Monday, August 06, 2007

I Judge You

The summer school we taught at was a little odd in its structure. There wasn't so much a grading situation, but basically you passed if you showed up often enough. There were no letter grades, but the students rated themselves on five "work habits": listening, attitude, completion of work, quality of work, and participation. These ratings, which the students completed three times over the five weeks, were supplemented with overall ratings and comments from the teachers and then constituted their "report cards."

Somehow I was deemed to be responsible enough to fill out the teacher ratings and comments for 1/3 of our class. Now I understand why some teachers base grades strictly on objective numerical criteria like tests and attendance. The thought of having to summarize each student in a 2"x4" space and five scores between 1-4, all in a productive way that will convey their strengths and issues to the students and the parents... it made me nauseous. But I did my best to let each student know that I think s/he can be a successful math learner. There were lots of "I really enjoyed having ___ in class because..." and "I would encourage ___ to..."

The worst part was actually seeing the report cards handed back to the students. Did Michelle (student names changed) really wonder why both her teachers mentioned that she has trouble working with other students? Did Rianna realize that those 3's we gave her are so much higher than I would've predicted at the beginning of the summer? Was Jose actually surprised about his 2 in "Attitude" after I wrote in his journal pretty much every day that he needed to check his massive ego (not in so many words, of course)?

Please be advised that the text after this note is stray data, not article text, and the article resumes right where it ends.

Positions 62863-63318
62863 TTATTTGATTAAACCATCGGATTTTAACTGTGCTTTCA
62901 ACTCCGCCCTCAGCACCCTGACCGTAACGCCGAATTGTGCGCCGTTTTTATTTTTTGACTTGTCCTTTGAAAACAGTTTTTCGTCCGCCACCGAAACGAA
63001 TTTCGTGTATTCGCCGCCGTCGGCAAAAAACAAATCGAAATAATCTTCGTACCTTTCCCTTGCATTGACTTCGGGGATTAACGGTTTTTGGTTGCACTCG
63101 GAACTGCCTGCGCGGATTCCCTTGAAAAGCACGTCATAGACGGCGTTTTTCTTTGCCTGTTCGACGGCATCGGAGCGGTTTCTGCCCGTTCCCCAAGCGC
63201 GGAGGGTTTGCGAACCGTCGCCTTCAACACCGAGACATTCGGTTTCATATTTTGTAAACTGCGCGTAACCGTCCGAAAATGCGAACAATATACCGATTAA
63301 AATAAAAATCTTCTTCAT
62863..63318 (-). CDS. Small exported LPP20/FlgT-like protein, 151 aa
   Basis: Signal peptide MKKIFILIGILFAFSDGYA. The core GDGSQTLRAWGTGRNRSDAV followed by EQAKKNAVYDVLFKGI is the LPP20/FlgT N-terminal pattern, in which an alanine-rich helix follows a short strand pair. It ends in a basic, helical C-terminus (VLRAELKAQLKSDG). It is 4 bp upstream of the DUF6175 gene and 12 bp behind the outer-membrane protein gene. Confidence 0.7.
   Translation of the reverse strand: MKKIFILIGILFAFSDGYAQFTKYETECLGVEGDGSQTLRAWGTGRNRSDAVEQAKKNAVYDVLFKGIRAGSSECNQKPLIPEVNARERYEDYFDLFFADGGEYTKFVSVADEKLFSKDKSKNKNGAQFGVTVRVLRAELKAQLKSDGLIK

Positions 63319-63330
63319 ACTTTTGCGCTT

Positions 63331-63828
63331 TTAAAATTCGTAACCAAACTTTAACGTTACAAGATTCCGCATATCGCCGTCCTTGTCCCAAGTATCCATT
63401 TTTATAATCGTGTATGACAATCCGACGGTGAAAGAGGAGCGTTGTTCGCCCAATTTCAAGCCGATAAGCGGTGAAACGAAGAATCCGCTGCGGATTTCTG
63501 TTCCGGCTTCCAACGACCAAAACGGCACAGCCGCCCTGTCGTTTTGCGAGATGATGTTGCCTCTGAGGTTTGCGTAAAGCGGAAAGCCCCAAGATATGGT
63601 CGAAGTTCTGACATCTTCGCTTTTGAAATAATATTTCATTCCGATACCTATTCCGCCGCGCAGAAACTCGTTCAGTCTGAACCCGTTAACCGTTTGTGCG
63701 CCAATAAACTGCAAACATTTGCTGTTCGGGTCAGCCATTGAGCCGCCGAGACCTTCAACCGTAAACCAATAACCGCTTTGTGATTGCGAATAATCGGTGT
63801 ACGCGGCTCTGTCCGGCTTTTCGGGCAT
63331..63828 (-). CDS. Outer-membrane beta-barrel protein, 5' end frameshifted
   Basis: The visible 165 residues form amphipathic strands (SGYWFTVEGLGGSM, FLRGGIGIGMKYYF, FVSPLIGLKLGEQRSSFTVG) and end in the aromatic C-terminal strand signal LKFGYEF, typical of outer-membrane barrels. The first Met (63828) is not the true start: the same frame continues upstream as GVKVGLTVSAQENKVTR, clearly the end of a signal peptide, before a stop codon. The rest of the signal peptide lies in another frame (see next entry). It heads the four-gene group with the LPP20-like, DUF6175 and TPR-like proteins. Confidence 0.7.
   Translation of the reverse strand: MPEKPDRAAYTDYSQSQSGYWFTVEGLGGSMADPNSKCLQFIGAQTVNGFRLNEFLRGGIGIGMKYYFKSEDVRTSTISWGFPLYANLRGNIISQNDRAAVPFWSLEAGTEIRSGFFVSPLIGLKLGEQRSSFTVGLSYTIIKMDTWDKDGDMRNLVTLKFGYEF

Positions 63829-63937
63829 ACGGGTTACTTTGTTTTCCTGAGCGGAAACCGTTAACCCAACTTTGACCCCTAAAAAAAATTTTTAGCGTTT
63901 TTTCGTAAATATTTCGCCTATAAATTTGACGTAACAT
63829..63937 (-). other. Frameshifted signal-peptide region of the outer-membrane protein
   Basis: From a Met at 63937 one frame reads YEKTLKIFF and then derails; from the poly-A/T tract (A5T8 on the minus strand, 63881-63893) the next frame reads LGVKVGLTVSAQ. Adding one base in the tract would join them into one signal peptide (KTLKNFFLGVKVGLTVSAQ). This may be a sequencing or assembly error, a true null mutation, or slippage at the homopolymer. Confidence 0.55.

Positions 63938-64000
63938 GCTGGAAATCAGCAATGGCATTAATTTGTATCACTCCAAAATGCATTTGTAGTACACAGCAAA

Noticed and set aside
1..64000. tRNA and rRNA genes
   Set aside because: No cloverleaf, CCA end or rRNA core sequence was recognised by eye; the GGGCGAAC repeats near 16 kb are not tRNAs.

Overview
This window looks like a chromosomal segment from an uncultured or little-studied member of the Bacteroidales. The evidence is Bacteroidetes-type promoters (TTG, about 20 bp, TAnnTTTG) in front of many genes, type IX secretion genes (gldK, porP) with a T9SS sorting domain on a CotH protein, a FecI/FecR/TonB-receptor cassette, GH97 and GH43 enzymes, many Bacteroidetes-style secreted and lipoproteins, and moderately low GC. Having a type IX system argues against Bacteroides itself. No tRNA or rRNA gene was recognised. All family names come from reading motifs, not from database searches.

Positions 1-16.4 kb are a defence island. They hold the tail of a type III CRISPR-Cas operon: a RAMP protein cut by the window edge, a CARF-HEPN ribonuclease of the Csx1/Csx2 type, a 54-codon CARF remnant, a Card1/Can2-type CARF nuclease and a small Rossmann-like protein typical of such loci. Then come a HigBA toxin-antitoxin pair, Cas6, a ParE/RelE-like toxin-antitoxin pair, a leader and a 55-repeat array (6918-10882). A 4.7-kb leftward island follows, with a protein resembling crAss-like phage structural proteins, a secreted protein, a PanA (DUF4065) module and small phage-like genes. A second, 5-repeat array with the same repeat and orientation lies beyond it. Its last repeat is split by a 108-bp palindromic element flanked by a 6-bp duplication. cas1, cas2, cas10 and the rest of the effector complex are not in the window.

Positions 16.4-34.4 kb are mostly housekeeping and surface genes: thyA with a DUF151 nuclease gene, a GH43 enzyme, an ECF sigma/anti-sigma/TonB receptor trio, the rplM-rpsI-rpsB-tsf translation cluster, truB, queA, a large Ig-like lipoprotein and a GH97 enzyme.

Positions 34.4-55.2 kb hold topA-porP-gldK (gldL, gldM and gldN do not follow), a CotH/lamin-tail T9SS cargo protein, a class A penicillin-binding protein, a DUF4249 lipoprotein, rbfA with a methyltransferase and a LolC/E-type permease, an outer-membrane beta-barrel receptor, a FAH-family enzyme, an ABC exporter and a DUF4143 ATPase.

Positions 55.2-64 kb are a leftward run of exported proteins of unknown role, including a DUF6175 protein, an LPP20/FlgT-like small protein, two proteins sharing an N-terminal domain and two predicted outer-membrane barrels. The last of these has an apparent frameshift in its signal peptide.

Suddenly I wanted to apologize to all my teachers (as I have wanted to do so frequently since starting this program). My students were doing exactly what I used to do: ignore the report card when I got the highest score and complain when I didn't, even if I completely deserved it. Had my teachers put as much time into writing constructive comments as I had? I'm guessing no for the high school teachers who selected comments from a drop-down menu on the computer, but who knows? Maybe there was something they were trying to tell me by choosing "Is a pleasure to have in class" over "Completes all work accurately and on time."

I want the kids to see the grades they receive from me the way I see their grades: as an overall message from me that shows their strengths and where I think they can improve. Funny how that can't all be summed up in a single number or letter. Now I understand why my friend who switched from teaching third to fifth grade cried the first time she had to give letter grades.

1 comment:

Jen said...

You can always supplement those too inadequate spaces by talking to the students, too. Let them know your thoughts. JMHO